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Unformatted text preview: ime to maturity.
Although called by different names, all are
bonds. Treasury bills mature in 13, 26, or 52
weeks. Treasury notes mature in 2 to 10
years, and Treasury bonds mature in 10 to 30
years. Treasury bills, notes, and bonds are
considered safe investments because it is
unlikely that the federal government will
default on its bond obligations. After all, the
federal government has the power to tax to
pay off bondholders.
Inflation-Indexed Treasury Bonds In 1997,
the federal government began to issue inflation-indexed bonds. The first indexed
bonds issued matured in 10 years and were
available at face values as small as $1,000.
The difference between an inflationindexed Treasury bond and a Treasury bond
that is not indexed is that an inflationindexed Treasury bond guarantees the
purchaser a certain real rate of return, but
a nonindexed Treasury bond does not.
For example, suppose you purchase an
inflation-indexed, 10-year, $1,000 bond that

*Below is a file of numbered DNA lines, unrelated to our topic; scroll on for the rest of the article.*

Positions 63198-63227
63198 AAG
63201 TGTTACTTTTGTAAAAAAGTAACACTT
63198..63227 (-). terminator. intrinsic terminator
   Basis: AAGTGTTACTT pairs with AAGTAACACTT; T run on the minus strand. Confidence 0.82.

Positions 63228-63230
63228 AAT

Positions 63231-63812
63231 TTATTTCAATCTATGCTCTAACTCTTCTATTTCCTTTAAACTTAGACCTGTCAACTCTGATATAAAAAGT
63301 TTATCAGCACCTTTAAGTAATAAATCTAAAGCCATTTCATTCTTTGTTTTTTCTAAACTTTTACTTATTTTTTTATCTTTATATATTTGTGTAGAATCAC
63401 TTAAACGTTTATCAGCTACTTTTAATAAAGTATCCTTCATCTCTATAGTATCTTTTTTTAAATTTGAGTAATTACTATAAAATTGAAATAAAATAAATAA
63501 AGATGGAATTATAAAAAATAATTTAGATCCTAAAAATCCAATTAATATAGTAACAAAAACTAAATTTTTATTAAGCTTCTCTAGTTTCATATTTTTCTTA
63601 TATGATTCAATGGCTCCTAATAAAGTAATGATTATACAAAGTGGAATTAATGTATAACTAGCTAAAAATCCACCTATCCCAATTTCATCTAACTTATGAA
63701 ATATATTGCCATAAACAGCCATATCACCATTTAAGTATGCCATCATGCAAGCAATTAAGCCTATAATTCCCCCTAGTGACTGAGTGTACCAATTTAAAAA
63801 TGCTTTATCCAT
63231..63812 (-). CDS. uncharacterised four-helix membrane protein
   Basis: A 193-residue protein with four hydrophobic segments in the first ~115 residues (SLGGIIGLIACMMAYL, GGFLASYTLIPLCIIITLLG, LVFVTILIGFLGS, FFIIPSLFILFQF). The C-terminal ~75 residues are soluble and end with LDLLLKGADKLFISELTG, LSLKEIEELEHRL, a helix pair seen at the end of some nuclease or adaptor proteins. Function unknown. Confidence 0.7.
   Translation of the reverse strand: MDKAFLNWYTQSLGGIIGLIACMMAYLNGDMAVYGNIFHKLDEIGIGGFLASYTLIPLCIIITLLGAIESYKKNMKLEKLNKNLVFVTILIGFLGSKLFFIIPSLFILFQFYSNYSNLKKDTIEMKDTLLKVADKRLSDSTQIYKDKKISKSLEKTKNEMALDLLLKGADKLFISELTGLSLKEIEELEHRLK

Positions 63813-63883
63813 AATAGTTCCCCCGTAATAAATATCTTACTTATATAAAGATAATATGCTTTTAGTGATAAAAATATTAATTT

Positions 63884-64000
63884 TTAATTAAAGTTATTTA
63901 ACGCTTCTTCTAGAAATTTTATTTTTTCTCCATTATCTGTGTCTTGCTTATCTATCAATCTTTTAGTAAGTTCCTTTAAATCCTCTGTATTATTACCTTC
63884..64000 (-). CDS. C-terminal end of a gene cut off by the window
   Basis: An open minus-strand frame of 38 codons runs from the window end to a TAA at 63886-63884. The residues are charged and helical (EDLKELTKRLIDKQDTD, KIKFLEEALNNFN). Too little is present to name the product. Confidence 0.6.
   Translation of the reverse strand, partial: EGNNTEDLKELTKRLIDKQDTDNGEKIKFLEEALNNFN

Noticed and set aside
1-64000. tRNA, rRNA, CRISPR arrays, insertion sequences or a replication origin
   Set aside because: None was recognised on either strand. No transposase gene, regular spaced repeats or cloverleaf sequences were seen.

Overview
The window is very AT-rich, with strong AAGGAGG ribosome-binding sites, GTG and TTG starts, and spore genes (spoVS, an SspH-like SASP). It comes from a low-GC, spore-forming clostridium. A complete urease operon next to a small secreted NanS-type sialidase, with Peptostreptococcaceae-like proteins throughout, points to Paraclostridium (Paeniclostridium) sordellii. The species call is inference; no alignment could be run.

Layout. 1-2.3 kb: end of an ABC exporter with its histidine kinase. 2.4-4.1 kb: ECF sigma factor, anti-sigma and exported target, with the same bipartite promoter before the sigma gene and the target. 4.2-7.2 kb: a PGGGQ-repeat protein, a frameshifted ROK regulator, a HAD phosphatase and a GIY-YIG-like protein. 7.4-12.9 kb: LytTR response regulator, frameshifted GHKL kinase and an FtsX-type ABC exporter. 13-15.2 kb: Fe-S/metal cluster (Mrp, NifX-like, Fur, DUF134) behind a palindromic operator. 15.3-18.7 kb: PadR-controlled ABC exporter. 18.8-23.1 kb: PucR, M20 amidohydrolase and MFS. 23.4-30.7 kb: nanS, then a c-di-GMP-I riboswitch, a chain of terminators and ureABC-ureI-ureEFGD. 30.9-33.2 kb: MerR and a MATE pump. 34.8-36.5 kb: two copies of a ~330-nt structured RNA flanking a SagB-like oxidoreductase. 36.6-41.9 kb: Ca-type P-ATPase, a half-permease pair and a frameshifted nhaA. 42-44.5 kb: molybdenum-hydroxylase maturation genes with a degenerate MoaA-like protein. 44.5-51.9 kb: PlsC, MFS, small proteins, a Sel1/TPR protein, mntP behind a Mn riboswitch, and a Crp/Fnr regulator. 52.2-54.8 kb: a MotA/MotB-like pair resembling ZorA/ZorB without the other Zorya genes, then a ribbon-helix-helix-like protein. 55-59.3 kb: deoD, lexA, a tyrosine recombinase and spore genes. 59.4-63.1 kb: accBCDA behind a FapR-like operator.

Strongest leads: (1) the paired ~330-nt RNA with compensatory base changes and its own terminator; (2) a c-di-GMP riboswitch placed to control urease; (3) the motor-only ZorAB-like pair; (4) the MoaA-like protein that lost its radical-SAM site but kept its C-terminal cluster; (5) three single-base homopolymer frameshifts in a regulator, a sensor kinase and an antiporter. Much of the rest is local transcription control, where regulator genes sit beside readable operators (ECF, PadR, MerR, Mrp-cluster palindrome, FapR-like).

pays 4 percent coupon rate. If no inflation
occurs, the annual interest payment will be
$40. On the other hand, if the inflation rate
is, say, 3 percent, the government will “mark
up” the value of the bond by 3 percent—
from $1,000 to $1,030. Then it will pay 4
percent on this higher dollar amount. So
instead of paying $40 each year, it pays
$41.20. By increasing the monetary value of
the security by the rate of inflation, the government guarantees the bondholder a real
return of 4 percent. 16 (428-459) EMC Chap 16 11/18/05 9:34 AM Page 447 How to Read the Bond
If you turn to the bond market page of
the newspaper, you can find information
about the different types of bonds. If you
want to invest in bonds, you will need to
know how to read the information that
relates to both corporate bonds and
Treasury bonds. First let’s look at corporate
bonds. Corporate Bonds
Not all publications will present corporate bond information in exactly the same
format. The format we show you here is
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This document was uploaded on 01/16/2014.
- Winter '14